ARCHIVED  May 21, 2010

Bus service approaches final stop

LOVELAND/GREELEY – It was a hopeful experiment to promote commuting and commerce between Loveland and Greeley, but in the end there were simply too few takers to make it practical.

The 34-Xpress bus service, which connected Greeley and Loveland along U.S. Highway 34, will shut down operations on July 10, according to its sponsor, the North Front Range Metropolitan Planning Organization based in Fort Collins.

The service was launched as a pilot project in August 2008 amid projections that an east-west connection between the two communities would gather enough riders to make it successful – and perhaps self-sustaining – by the end of its planned three-year demonstration run.

But local officials decided to pull the plug early due to a dearth of riders.

“It just became very apparent that the ridership just wasn’t there,´ said Loveland Councilwoman Joan Shaffer, a representative to the MPO. “There was no way that system was going to go forward beyond its three-year pilot.”

Ridership studies showed the service was struggling to achieve more than three riders per hour on the system’s three buses.

Shaffer said the lack of passengers had become an embarrassment to both cities. “Having an empty bus going back and forth was not a good advertisement for alternative transportation,” she said.

In late April, both the Greeley and Loveland city councils voted to end their participation in an intergovernmental agreement to offer the 34-Xpress. Neither community was directly funding the service, with operating money coming mostly from the Federal Transit Administration and the Colorado Department of Transportation, which owned 80 percent of the buses.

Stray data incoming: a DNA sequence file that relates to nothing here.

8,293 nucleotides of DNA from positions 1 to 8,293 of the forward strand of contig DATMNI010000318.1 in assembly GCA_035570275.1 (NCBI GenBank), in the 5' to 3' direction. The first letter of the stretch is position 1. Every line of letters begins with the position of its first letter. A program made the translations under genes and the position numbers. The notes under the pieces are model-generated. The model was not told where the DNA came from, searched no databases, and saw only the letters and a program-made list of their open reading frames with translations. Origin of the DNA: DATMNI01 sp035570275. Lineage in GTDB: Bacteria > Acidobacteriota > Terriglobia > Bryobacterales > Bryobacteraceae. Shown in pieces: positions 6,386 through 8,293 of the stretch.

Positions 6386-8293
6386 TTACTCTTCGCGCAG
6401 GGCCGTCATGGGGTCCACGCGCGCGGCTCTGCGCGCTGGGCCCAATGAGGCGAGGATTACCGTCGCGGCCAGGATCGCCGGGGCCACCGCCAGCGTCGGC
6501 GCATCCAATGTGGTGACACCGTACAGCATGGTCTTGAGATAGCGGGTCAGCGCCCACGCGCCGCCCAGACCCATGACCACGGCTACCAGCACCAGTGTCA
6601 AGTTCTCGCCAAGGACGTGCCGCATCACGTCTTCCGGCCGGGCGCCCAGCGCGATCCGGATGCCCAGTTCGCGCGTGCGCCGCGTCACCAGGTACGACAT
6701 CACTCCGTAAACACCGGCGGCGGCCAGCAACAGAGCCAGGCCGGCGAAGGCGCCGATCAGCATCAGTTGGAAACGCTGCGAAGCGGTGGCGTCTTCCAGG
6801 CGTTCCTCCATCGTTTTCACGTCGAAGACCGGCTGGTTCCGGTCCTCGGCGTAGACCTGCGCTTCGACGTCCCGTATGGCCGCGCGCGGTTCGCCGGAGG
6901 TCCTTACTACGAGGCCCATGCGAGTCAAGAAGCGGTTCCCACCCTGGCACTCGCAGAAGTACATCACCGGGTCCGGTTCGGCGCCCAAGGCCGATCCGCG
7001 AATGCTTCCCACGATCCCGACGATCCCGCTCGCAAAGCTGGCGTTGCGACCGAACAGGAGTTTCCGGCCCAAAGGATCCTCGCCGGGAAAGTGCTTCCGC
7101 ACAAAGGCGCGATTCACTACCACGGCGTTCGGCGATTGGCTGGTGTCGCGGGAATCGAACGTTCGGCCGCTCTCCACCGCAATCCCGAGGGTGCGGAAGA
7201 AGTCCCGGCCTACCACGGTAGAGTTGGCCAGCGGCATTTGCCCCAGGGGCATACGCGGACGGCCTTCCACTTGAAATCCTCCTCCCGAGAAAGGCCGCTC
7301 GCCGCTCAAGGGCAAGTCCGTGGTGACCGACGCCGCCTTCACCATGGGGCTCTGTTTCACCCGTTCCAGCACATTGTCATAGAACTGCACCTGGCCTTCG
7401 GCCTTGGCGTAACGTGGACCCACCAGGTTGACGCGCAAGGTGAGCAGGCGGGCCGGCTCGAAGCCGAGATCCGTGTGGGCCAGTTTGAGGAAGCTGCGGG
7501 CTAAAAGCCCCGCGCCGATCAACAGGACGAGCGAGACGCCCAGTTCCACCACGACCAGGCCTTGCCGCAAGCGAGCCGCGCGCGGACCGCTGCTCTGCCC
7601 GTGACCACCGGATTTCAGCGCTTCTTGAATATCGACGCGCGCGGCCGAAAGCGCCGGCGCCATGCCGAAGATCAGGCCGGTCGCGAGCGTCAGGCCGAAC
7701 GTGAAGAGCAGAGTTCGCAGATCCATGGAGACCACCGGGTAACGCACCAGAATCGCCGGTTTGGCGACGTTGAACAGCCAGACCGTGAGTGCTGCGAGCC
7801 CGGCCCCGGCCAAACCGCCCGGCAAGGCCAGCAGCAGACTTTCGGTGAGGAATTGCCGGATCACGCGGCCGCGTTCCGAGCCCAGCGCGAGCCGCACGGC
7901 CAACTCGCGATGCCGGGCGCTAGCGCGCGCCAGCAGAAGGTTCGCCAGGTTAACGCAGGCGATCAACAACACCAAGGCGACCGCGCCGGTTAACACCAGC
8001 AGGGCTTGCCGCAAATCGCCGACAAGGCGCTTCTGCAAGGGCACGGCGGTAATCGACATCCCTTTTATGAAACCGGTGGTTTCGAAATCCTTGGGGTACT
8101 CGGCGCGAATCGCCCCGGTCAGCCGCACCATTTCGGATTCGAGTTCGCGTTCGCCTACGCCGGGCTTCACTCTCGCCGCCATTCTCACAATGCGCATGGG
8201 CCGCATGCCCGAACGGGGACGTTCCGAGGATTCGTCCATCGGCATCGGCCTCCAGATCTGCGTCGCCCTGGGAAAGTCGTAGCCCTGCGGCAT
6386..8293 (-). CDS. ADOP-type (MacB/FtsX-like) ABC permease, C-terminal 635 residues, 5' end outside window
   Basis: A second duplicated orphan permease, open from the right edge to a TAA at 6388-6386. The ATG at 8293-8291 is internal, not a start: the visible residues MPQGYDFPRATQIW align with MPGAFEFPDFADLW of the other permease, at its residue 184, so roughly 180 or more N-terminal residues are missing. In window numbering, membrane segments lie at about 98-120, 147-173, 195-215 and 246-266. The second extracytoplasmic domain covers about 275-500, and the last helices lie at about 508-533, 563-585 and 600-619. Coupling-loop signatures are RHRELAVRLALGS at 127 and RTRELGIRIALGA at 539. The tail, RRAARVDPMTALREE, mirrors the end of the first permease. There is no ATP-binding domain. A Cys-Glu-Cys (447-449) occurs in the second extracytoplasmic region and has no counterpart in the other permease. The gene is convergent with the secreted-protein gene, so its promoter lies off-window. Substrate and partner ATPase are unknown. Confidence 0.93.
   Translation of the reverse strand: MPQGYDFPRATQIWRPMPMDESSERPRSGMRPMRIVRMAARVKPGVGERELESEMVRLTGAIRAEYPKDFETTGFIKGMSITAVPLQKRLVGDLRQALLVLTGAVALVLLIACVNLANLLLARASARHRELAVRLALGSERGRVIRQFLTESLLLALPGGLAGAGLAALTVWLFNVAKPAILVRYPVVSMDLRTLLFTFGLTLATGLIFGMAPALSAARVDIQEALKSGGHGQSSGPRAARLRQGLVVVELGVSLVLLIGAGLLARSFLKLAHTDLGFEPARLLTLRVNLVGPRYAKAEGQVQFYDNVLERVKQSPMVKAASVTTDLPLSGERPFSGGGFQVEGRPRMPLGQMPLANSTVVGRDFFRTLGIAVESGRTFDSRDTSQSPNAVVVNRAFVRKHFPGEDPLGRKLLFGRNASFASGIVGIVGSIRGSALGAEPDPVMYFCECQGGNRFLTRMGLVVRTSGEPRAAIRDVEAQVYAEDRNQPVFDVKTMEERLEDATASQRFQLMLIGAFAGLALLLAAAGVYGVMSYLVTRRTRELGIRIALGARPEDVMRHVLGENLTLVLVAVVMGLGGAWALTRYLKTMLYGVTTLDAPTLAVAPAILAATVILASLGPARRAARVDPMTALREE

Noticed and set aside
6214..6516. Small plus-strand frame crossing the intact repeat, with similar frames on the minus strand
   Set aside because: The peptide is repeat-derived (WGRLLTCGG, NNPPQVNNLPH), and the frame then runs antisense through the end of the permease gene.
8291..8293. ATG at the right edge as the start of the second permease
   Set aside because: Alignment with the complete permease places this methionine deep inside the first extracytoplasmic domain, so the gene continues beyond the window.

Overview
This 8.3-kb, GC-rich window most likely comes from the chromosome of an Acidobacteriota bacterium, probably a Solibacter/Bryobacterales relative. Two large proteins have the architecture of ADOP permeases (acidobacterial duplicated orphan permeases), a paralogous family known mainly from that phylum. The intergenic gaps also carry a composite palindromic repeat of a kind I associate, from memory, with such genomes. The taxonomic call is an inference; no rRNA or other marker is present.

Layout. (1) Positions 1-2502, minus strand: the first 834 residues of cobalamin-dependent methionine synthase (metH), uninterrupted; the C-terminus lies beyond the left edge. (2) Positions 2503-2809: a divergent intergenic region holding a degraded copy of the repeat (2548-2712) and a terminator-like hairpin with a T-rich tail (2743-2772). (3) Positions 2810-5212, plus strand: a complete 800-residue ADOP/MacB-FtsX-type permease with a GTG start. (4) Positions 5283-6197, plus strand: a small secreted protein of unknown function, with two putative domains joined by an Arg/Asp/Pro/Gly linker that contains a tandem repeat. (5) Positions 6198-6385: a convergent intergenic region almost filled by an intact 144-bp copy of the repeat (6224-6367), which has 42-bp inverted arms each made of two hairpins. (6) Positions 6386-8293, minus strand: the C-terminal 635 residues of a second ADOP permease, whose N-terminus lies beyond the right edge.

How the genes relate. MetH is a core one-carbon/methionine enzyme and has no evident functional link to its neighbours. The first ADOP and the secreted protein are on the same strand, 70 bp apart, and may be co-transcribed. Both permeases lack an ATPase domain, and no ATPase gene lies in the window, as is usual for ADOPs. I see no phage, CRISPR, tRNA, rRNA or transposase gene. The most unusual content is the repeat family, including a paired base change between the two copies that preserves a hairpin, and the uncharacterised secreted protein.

Earlier this month, the NFRMPO council decided to end the service.

Cliff Davidson, MPO executive director, acknowledged the service had not lived up to its expectations. “(Ridership’s) been pretty poor,” he said. Davidson noted a 2006 traffic projection survey seemed to show a demand for the service.

“It was one of the top-rated transit projects we could afford,” he said. “It may have been a bus that was before its time.”

No downtown connection

The 34-Xpress bus ran between Centerra in Loveland on the west to the Greeley Mall on the east. Stops in Greeley included Aims Community College, Summit View Medical Commons and Promontory. But critics of the service said it was essentially connecting two shopping malls when it should have connected the downtowns.

“My concern from the beginning was a shopping-mall-to-shopping-mall service wasn’t going to make it,” Shaffer said.

Not that downtown connections weren’t considered, according to David Averill, the MPO’s senior multi-modal transportation planner.

“We wanted to make direct connections from downtown Greeley to the Orchards (shopping) Center in Loveland and couldn’t get any support,” he said. “I just think people were at their wit’s end and weren’t willing to try anything new.”

MPO Director Davidson said he’d hoped to eventually tie 34-Xpress into Foxtrot, the bus service that connects Loveland and Fort Collins – and soon Longmont.

But Shaffer said the Loveland council saw no advantage to that idea. “Extending the service further west just didn’t make sense either,” she said, but agreed with Davidson that the 34-Xpress might have been ahead of its time.

“There is a need for some of the employment centers (along U.S. 34) but it’s very small,” she said. “I think we were just a little ahead of the game.”